They Fought the Law


…and the law won. For now at least. Here’s the Wall Street Journal’s report on this week’s Federal raid of the Gibson Guitar factories.

You read that correctly. Our Justice Department has seen fit to sic the law dogs on a guitar factory.

Gibson responds thusly. And there’s this interview with their CEO from Dana Loesch, in which he asserts the government’s position is “prove your innocence or we’ll shut you down.”

Think about that statement. NO ONE in this country has to prove their innocence of a single damned thing, no matter what they’re charged with. Burden of proof falls on the accuser, not the accused.

Giving them the benefit of the doubt — and I am, based on that quaint little “innocent until proven guilty” notion — this raises a number of bothersome questions.

Why do the Feds have it in for Gibson? Because this isn’t the first time this has happened. Do they not have the same concerns with Fender or Paul Reed Smith (now there’s some fine woodwork) for that matter? If not, why? Did someone in Nashville not grease the right palms in DC?

Even more to the point: assuming Gibson’s legal interpretation is correct, what in hell is the US Justice Department smoking to make it think it has a duty to enforce Indian law? What kind of precedent are they trying to establish? Because you’d better believe a bunch of crafty government lawyers are thinking just that any time they venture off into what is essentially uncharted territory. If they’re not, then Justice is scraping the bottom of the law-school barrel. Which maybe they are.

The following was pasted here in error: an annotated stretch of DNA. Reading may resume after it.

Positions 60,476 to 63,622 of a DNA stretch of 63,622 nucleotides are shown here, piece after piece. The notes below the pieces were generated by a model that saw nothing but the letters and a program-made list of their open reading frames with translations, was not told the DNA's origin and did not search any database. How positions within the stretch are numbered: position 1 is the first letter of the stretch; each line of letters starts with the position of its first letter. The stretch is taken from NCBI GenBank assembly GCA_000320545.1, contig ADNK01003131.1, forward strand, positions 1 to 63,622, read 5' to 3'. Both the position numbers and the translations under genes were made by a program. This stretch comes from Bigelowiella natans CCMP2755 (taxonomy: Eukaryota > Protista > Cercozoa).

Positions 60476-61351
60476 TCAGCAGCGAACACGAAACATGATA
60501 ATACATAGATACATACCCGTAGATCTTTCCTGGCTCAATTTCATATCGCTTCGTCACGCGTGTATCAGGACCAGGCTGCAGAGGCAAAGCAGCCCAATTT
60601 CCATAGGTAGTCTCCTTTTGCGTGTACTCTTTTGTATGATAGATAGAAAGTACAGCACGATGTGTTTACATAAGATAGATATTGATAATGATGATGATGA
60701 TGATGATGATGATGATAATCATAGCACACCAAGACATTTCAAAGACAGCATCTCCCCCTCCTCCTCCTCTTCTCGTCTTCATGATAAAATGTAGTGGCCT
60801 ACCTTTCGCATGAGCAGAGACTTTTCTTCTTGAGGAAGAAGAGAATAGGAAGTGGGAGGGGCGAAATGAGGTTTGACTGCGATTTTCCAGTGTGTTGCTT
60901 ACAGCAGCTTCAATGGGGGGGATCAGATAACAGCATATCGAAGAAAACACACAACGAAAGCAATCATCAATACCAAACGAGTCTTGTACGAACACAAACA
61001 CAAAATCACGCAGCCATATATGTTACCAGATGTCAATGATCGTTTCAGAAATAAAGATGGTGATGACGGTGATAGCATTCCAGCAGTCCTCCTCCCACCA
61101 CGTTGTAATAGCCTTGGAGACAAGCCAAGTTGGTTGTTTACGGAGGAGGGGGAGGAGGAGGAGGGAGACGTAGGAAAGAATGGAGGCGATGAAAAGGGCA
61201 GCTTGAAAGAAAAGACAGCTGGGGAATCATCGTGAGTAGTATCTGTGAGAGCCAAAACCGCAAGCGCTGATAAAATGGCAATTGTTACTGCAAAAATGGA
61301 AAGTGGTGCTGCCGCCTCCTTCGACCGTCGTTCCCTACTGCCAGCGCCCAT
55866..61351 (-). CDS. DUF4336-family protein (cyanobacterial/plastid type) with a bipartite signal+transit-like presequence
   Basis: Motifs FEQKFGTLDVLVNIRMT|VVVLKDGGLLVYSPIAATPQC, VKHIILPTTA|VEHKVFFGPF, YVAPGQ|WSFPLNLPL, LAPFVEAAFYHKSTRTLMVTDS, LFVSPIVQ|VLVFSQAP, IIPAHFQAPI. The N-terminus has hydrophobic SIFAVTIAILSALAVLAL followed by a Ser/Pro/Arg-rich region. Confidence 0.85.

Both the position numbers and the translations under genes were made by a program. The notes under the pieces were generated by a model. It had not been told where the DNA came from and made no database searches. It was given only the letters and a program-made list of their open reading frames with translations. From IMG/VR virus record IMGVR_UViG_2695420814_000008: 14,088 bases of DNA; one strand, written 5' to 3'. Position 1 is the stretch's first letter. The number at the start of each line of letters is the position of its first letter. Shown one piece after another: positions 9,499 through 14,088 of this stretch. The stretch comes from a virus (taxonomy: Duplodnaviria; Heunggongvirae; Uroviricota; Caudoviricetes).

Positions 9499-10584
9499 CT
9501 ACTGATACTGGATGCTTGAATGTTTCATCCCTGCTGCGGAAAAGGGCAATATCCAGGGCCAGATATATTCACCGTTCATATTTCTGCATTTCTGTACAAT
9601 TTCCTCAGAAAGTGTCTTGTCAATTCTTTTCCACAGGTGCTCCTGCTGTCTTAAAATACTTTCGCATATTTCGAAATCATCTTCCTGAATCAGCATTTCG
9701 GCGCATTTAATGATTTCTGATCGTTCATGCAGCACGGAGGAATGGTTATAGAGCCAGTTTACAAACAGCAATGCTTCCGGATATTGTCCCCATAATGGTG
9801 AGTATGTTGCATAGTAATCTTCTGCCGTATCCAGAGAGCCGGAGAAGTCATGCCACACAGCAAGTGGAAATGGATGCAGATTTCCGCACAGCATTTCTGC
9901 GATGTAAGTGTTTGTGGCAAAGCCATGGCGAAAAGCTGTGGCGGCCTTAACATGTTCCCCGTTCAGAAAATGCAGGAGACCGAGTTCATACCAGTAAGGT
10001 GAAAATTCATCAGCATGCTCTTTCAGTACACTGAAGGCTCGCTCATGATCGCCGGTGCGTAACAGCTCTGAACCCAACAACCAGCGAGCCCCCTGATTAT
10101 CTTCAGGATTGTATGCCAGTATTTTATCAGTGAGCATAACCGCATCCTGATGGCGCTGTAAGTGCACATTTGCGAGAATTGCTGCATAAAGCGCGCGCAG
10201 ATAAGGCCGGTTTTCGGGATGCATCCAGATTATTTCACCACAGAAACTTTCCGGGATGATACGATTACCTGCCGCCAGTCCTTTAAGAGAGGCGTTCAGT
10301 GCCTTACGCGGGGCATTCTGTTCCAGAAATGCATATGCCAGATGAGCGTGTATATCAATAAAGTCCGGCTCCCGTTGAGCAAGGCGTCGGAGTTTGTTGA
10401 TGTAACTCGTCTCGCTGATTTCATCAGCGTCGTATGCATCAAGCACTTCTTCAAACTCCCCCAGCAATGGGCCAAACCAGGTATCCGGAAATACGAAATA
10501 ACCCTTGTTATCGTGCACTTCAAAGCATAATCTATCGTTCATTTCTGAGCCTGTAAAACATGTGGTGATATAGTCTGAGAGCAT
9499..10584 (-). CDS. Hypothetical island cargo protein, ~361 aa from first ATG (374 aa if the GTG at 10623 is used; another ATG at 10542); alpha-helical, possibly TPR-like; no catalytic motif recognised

After first reading of this yesterday, I realized something: it seems that almost every single day, I stumble into yet another story of unbelievable government overreach. For all of last decade’s caterwauling about the Patriot Act, our present situation seems to be much worse on any number of fronts. Some of it appears to be clear harassment by the government of industries it just doesn’t like. In others, so much has been quietly criminalized that just about anyone could be brought up on Federal charges if they decided to look hard enough.

To recount a few examples:

The parents of a little girl in Virginia are fined over $500 because she nursed an injured bird back to health. Too bad it turned out be an endangered species.

NRLB vs. Boeing. ‘Nuff said there.

EPA regulating dust. Seriously: dust. A naturally occuring pollutant.

I’ll add more to the list when there’s time.

What is going on here? I’m pretty sure I know, but want to hear what everyone else thinks. Are we finally becoming the banana republic so many of us feared when The One was elected?

UPDATE: Apparently the answer to the last question is yes. Should other non-union businesses whose executives donate to Republicans (and compete with Democratic donors) be looking over their shoulders?

(In the interest of disclosure, I’m a big Gibson fan. I own an early 70’s Les Paul.)

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